"They Even Inquired About Ya"
"They All Ask For You" (L. Nocentelli-G. Porter-A. Neville-J. Modeliste-C. Neville)
The Meters, Sansu 1014, 1976
I'll give 'em your regards
I was never exactly sure how this Meters song got balled up into Mardi Gras celebrations and became a standard. Singing drummer Zig Modeliste, backed up by Cyril Neville, throws in some New Orleans cultural catch-phrases and a few rather unusual local food combinations amidst the playful put-down lyrics; but there’s no direct or indirect mention of Mardi Gras or Carnival. Then I read Red Kelly’s recollection on his fine blog, The "B" Side, “My first Mardi-Gras was in 1976, and a local single. . .”They All Ask For You” (Sansu 1014) was THE carnival song that year, blaring from every car radio and jukebox in New Orleans.” There you go, then. That it is a funny, easy to pick up, sing-along party song by the city’s premier party band makes “They All Ask For You” perfect for the spirit of the season. Released at the height of the Meters’ popularity, it made Mardi Gras 1976 more memorable and ascended from there to realm of the classic.
This Sansu single combines “They All Ask For You” with “Hey Pock A-Way” on the flip, for double-sided Carnival action. Both songs are reissued cuts from earlier Meters albums. “Hey Pock A-Way” was on Rejuvenation and also came out on a Reprise single b/w “Africa” in 1974. Fire On The Bayou, released in 1975, contained our feature song; but it was listed as “They All Ask’d For You” there and on the Reprise single b/w “Running Fast (long version)”.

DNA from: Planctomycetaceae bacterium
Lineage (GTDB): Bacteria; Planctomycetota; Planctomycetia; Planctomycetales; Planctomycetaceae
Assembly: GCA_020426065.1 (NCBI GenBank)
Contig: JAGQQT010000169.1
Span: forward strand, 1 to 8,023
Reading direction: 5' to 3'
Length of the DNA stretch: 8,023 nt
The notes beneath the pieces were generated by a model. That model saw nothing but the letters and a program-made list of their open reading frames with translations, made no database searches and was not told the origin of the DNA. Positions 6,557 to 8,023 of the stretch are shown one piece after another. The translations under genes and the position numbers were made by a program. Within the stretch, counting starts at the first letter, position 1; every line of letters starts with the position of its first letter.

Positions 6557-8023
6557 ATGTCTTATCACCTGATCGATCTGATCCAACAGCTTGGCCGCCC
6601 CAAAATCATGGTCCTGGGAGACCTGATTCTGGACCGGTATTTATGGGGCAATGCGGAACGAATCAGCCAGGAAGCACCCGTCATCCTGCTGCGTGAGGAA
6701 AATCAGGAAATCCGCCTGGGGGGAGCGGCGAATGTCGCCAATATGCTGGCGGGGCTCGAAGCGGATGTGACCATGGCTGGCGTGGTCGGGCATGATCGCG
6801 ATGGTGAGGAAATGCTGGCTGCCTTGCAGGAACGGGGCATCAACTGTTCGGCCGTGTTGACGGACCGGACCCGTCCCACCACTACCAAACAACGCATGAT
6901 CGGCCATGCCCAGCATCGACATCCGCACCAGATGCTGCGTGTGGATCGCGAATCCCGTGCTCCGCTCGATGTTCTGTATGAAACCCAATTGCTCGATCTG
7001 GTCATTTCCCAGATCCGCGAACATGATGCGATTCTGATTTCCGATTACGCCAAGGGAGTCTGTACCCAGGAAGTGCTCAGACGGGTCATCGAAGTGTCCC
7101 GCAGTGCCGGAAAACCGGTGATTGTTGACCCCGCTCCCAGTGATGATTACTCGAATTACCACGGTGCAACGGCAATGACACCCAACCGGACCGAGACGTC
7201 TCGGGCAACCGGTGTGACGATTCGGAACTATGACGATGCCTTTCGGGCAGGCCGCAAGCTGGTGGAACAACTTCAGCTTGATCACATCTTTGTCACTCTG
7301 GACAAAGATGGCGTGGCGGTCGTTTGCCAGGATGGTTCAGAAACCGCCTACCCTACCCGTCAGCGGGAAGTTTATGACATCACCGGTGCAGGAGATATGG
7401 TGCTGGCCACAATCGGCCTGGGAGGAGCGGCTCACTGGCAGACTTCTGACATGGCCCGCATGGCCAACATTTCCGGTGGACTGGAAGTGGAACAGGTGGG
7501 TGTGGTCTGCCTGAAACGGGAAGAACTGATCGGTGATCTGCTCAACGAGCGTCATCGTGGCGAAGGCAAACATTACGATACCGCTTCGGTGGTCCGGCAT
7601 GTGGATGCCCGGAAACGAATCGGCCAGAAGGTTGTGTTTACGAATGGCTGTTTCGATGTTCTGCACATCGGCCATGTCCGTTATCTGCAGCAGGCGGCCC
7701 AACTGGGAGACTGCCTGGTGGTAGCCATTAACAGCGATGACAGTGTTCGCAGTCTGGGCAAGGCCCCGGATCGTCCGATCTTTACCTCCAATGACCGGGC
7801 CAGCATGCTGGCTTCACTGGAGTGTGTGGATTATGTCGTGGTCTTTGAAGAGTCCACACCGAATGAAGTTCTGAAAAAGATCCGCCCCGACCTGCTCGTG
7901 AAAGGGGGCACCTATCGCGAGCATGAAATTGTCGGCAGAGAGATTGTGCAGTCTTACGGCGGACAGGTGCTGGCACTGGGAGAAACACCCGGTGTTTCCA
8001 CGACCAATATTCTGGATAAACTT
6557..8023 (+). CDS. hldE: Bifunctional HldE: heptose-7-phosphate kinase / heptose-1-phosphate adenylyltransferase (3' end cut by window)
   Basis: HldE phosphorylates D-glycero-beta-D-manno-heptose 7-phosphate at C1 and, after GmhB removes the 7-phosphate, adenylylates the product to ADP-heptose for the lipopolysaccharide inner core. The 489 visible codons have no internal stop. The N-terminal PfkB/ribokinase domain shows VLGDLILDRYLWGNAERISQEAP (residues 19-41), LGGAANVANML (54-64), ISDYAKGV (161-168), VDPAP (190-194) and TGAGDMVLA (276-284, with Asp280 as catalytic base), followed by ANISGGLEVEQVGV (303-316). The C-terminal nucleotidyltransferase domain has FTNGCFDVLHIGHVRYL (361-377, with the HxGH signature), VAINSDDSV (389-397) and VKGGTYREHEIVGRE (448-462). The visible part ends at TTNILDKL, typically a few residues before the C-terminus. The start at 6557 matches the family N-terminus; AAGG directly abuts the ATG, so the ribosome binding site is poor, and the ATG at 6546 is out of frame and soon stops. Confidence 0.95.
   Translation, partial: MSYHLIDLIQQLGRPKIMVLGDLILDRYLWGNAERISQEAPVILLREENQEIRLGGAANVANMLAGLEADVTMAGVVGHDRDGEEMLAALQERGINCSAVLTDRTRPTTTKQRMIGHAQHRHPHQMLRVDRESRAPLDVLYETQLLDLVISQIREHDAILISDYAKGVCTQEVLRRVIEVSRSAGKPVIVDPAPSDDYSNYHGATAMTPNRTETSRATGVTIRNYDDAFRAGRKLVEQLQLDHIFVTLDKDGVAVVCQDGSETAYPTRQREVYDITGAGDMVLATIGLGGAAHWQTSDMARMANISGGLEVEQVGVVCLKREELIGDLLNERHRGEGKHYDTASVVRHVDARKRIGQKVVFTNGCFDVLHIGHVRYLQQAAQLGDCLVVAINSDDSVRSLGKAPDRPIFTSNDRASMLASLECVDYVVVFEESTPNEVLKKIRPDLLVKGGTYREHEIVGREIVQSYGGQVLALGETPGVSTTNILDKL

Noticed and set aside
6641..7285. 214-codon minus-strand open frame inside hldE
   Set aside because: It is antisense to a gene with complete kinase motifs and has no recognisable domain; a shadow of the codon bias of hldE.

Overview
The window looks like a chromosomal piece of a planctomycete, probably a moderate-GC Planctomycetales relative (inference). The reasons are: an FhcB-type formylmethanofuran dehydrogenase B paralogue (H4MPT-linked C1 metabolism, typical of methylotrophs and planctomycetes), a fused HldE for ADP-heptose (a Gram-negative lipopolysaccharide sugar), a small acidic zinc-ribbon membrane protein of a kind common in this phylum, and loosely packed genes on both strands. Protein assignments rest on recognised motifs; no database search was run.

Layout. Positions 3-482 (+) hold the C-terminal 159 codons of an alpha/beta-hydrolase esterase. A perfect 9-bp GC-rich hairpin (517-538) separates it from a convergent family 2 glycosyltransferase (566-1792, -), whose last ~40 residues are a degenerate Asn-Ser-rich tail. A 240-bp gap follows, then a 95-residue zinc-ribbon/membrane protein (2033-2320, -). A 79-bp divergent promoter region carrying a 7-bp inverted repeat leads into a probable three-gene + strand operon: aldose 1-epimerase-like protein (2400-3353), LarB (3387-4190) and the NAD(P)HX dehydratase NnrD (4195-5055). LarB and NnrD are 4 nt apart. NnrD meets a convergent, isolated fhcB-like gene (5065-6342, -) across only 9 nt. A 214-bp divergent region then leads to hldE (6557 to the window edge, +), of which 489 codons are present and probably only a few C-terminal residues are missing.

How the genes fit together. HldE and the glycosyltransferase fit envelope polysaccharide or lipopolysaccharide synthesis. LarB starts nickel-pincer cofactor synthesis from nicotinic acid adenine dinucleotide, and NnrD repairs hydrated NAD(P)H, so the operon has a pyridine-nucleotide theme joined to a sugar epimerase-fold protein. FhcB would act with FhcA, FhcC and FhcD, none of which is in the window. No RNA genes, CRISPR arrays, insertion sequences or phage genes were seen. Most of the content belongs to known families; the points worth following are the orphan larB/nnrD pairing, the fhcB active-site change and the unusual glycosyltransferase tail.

Though the Meters are shown as songwriters, the origins of “They All Ask (Ask’d ) For You” are murky. In his notes for the CD reissue of Fire On The Bayou, Bunny Matthews states that the song is based on a New Orleans nursery rhyme as recalled by Modeliste. But, just a bit of research I have done reveals that the New Orleans R&B master, Paul Gayten, recorded a song for Okeh in 1952 titled, “They All Ask For You.” As well, there is a much earlier possible version from 1923 called “Down On the Farm (They All Ask For You)”. I also recall reading that Louis Armstrong did “They All Ask For You”; but I have never run across it. Since I haven’t heard any of these other songs or seen the lyrics, I cannot confirm that they are the basis for what the Meters have done. I suspect, though, that at least one of them is the source.
Whatever the origins, it’s obvious that this tune is no funk monster. Instead, it has a simple, child-like quality to it, which combined with Leo Nocentelli’s happily countrified guitar licks, makes “They All Ask For You” certainly one of the most unusual and charming good time Carnival songs ever.